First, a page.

The moist course lead us to an open area on a little height. The hills and plateaus on the other side were visible from here. It was a greenland gleaming and glossy. The low clouds flirting playfully passed by hills caressing the vegetation. While the floor was carpeted with yellow Sonki (Graham’s groundsel, Senecio grahamii) and green shrubs. At once, all our previous anxiety vanished. Nature is such a great healer. As we gladly moved on we encountered a huge spider web with an equally big spider resting in the center. Then there was yet another, and again one and then many more. We entered the spider world. There were webs all around, size varying from large to larger. It was my first encounter with such huge spider webs. The rain god seemed to be appeased. He sent his cloud messengers to cover up the sun. Our trek became easier and the climate soothing.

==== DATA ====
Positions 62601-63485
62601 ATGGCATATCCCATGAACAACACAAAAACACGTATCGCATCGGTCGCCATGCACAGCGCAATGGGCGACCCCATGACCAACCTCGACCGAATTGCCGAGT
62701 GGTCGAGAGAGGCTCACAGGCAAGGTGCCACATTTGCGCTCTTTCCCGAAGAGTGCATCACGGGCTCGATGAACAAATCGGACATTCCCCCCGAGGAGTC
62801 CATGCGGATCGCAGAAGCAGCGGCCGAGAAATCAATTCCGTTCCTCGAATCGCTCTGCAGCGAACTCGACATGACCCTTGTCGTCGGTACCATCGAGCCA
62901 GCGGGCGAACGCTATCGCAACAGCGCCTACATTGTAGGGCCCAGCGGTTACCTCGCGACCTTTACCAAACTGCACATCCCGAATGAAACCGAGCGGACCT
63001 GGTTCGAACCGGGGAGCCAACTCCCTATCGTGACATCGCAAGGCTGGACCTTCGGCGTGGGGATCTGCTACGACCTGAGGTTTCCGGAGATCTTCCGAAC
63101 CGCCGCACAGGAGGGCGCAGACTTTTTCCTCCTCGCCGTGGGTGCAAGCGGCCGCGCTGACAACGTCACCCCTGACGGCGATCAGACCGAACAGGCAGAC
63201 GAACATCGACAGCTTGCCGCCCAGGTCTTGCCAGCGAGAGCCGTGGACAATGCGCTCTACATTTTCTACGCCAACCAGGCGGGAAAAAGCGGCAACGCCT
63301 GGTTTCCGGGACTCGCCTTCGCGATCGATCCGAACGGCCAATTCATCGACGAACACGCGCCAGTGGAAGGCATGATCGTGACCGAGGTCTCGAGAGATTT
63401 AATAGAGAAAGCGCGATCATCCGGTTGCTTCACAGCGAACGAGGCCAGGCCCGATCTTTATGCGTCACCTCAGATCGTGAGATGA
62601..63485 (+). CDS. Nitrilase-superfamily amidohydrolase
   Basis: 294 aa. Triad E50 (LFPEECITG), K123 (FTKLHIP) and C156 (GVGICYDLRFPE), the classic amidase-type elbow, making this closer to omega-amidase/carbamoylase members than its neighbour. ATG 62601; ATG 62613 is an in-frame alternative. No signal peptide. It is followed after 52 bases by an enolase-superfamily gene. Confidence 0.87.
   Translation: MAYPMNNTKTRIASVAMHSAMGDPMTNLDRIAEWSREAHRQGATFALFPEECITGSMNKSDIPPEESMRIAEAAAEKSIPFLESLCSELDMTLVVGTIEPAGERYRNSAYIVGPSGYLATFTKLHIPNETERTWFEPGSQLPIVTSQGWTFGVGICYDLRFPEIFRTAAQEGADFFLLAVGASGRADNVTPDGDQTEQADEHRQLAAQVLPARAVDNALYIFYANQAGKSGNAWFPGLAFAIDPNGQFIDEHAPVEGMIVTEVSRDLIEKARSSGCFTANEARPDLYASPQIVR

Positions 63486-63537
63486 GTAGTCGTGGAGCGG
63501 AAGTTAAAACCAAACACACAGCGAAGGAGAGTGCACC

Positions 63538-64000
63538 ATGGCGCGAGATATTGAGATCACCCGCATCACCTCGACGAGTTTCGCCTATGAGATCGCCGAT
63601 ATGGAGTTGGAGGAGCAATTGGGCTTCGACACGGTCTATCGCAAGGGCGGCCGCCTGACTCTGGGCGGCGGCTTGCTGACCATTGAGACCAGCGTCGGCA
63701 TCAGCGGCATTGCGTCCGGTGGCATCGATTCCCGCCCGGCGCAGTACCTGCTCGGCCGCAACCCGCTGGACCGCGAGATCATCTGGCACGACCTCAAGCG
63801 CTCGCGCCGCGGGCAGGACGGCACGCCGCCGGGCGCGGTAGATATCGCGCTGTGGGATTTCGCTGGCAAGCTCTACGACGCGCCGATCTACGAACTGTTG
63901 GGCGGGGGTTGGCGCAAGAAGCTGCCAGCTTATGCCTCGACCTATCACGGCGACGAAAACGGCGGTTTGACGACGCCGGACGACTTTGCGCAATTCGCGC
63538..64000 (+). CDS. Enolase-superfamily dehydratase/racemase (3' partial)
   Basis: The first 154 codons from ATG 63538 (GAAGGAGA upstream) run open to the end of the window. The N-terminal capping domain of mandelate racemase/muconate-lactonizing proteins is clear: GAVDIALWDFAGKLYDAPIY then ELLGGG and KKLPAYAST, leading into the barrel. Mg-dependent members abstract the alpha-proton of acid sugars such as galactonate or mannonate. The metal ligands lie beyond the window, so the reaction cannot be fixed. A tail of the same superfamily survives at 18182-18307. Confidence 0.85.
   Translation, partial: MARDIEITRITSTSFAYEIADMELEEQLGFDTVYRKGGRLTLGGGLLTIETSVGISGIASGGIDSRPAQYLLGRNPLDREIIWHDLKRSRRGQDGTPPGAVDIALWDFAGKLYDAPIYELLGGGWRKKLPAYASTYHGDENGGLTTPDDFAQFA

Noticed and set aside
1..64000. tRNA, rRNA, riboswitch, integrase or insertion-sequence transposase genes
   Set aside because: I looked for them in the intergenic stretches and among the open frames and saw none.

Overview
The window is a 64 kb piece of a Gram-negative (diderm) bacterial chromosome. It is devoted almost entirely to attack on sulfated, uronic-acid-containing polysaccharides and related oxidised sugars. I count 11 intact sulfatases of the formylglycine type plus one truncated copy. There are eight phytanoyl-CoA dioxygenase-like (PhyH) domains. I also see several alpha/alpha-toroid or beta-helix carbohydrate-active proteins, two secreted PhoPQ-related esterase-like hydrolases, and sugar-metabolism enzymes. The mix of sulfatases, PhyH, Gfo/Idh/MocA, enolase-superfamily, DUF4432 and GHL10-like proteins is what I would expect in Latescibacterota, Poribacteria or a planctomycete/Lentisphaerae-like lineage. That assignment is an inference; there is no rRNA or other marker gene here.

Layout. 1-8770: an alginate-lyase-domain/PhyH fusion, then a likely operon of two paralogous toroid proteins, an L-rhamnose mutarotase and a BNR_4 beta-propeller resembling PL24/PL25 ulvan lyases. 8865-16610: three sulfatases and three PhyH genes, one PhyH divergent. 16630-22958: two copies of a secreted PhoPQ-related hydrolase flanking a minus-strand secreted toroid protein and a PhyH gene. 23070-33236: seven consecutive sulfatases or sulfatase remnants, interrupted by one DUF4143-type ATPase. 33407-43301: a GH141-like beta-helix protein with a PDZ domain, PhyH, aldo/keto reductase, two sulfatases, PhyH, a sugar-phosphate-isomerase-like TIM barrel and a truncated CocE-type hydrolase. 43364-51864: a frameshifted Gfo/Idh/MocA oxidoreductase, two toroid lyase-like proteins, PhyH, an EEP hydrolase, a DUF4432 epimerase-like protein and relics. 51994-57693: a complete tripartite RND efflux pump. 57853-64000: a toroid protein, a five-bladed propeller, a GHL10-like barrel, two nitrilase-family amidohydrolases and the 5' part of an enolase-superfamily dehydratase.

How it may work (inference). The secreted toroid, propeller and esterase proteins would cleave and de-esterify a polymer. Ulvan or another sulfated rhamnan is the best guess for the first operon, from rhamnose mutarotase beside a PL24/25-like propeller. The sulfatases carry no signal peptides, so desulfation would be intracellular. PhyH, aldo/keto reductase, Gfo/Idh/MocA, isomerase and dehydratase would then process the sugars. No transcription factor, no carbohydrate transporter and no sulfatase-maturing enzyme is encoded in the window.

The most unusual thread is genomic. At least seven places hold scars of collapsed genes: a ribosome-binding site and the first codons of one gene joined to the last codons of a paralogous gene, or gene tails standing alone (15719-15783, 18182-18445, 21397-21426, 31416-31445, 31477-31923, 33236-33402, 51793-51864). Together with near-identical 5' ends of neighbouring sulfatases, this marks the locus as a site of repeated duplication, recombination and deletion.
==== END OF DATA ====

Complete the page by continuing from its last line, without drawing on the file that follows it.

We were busy capturing the sights when a blue butterfly came suddenly fluttering its wings. It’s pair followed while we stood still watching them romancing. One of them took a break to rest on the ground. We came closer to get a better shot. The blue beauty was resting on a remaining piece of a dead crab. The forest was getting denser and the mud trail wetter. Very narrow streams of water coming from nowhere flowed all over the track. This made the road slippery. The desolate path through the woods leads us to a swift flowing mountain stream. This one comparatively broader and deeper. We were looking for some other way. Also little confused about whether we were on the right track. There was no one around only we, the dark green foliage and the swift water spring. Then came an elderly couple dressed in rustic attire, from a nearby village to start their day of selling tea and refreshment. Their setup was a small shanty with very few items like tea and some biscuits to sell. They said to cross the stream and move on with a warm smile. We asked how far is the fort? They replied not too far.